Two weeks ago, Deerfield sent home more than ten students deemed “close contacts” following the detection of a positive COVID-19 caseon campus. Despite seemingly being prepared for such a scenario well beforehand, these students had to handle all the logistics of their departures within the span of a day, making hectic calls to parents and hastily packing the bare minimum for their mandated quarantines.
Soon enough, as if nothing had happened, every possible lead involved in the spread of a positive case was separated from campus. Parents living beyond short driving distances had to rearrange their already busy schedules to travel to Deerfield. The process was filled with ambiguity as there was no set timeline for these students to return: they were left waiting in the dark. Upon their return to campus, each student was required to quarantine for around four days. For this approximate 14-day period of calls, trips, and isolation, students were further separated from an already distanced community. The messy situations these students were placed in for the past month raise the question: is there any way to develop a more efficient and accommodating alternative?
The most notable issue with the current system is its logistical nightmares. As soon as there is a single positive case, all close contacts are immediately taken off campus to their designated quarantine accommodations. For many, this location is hours away, requiring much more time than the given period to plan a return. While guidelines prior to this fall did emphasize the importance of having a quarantine location in close proximity to Deerfield, such accommodations are difficult to find under the circumstances of health protocols and accountability. For those who call places beyond New England home, this often requires relying on distant relatives or the families of peers. Placing the responsibility of finding a safe, reliable location to spend two weeks in on such short notice places unnecessary strain on students and their families.
Another major concern in the current system is for the health and well-being of close contacts’ families. With the current unpredictability of COVID-19, sending students home can do more harm than good: itcan place elderly, infant, and immunocompromised family members at severe risk, and at the very least will require significant changes to living arrangements to accommodate the care of a potentially COVID-positive student. Furthermore, close contacts with family members working in the healthcare and other frontline industries could jeopardize the ability of a family member to continue their work. In considering the possible implications of their current positive-case protocols, Deerfield must pay special attention to the various circumstances that these students may return home to. While the Health Center, with facilities like negative pressure rooms and readily available tests, may be equipped to accommodate a potential positive case, this is not the case for many families and their homes.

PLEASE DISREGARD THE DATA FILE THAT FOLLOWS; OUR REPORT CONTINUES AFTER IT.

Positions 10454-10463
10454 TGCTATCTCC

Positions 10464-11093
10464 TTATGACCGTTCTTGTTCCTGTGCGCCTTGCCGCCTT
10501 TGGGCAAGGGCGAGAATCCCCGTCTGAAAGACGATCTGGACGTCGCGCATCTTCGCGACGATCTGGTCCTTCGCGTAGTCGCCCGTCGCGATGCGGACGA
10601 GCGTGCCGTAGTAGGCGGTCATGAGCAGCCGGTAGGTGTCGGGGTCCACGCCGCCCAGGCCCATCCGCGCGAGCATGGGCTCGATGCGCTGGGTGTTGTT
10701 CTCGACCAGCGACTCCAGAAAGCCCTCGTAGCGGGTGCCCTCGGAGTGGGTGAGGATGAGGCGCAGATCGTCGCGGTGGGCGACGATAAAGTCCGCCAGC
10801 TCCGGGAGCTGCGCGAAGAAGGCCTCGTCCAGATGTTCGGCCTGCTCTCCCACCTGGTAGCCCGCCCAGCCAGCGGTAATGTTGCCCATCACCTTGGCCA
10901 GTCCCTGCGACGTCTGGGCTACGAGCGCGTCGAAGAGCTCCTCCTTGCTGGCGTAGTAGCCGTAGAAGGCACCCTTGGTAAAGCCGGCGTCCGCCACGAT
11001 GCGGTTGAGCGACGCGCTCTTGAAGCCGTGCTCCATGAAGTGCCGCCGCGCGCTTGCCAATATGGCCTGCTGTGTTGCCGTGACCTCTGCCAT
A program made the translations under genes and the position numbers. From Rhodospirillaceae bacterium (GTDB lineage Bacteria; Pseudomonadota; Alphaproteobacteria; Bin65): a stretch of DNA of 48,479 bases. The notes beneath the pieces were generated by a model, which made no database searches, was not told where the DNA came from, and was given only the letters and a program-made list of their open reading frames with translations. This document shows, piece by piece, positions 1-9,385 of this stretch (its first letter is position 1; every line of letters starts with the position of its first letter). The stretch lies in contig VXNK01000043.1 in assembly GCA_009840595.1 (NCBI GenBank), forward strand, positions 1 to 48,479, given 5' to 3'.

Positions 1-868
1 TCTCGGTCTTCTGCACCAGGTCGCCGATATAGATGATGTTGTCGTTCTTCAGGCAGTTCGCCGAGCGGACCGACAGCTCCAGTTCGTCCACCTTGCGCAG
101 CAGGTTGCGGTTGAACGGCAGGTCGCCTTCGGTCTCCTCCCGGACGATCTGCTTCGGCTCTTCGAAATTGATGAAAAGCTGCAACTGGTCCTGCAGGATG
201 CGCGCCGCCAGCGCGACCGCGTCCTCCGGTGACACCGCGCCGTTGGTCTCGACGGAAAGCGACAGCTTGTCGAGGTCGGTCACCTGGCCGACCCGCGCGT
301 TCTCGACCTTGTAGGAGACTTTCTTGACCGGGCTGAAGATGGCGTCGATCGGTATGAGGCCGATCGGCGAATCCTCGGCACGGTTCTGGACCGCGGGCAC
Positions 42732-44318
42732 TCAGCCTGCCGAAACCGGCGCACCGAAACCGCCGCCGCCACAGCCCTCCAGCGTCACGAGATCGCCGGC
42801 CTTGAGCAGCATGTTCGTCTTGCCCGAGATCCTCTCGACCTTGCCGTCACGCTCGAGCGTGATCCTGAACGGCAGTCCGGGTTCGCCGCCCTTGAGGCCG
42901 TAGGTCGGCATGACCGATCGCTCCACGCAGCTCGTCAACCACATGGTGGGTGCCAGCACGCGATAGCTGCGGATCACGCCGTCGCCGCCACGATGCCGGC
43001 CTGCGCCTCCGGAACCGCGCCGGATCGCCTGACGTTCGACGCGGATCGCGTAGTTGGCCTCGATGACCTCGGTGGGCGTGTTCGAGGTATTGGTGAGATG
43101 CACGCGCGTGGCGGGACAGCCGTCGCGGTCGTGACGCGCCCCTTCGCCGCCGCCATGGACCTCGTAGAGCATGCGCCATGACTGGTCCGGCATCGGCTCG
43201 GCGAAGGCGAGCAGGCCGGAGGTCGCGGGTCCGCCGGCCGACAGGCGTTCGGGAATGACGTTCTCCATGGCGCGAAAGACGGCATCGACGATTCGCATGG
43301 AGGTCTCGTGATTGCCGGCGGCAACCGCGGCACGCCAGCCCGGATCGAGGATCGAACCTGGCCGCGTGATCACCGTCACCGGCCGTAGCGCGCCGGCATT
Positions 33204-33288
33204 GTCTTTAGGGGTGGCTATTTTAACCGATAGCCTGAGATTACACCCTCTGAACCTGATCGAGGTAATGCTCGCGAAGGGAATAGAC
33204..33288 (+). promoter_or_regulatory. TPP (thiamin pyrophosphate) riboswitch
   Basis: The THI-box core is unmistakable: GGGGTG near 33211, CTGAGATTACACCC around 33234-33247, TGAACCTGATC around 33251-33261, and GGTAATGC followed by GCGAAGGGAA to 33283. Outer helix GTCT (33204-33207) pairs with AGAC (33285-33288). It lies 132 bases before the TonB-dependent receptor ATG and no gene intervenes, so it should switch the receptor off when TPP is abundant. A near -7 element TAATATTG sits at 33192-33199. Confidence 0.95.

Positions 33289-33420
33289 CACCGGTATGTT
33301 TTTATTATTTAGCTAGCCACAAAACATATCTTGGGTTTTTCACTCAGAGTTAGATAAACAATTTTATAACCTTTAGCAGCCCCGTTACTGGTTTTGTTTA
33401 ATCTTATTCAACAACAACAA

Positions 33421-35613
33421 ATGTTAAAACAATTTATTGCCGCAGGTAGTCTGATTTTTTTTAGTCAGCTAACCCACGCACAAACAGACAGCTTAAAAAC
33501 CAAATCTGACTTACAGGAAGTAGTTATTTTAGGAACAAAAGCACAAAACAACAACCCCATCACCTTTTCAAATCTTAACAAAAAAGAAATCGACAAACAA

But beyond the logistics, current protocols also lack the necessary support needed to help students adjust to such an abrupt change in their academic and social lives.These students go from living under emerging-phase regulations with their friends to entering complete isolation, severing the relationships they had built with their peers and mentors over the past few months.
Arguably, an even bigger problem is students taking classes over zoom when they could have been in person if students didn’t need to quarantine off-campus. Classes over zoom often leave online participants out of discussions and conversations that are critical for an engaged learning environment. Staring at a screen for at least 4 hours a day to attend classes results in headaches, itchy eyes, and mental strain. Students can altogether be left feeling very “out of it.”
Wouldn’t it be better if students could return to in-person classes sooner and mitigate the time over zoom?
This logistical, community health-risking, family-stressing snowball exists because of one positive test. What if all of this could have been averted?
Imagine a protocol that lessens the stress on families, prevents the social isolation of students, and cuts away at unnecessary time close-contacts have to face away from campus.
Most definitely, the protocol should come from where it all started: the positive test result. A more straightforward outcome could be achieved if the student were to be tested twice or even three times, while close contact students were isolated in the Dewey or their dorm room. If all those three tests came back negative, students could just go back to their normal lives instead of being separated from campusThis would also eliminate any chances of a false positive.
While tests are being evaluated and close contact students isolated in Dewey, parents should be notified that their child potentially needs to quarantine back home or their accommodation. This would give parents more time to make any housing adjustments and solve any logistical issues regarding pick-up.
The school is already working to implement an improved process for handling positive cases. However, whatever plan the school comes up with, the burden should not fall on parents to figure out —on a moment’s notice— how to get their child back home safe, and healthy. There are clear options for making this already anxiety-filled process a little less stressful. The “Distant” in the 4 D’s requires us to distance ourselves wisely, not unnecessarily.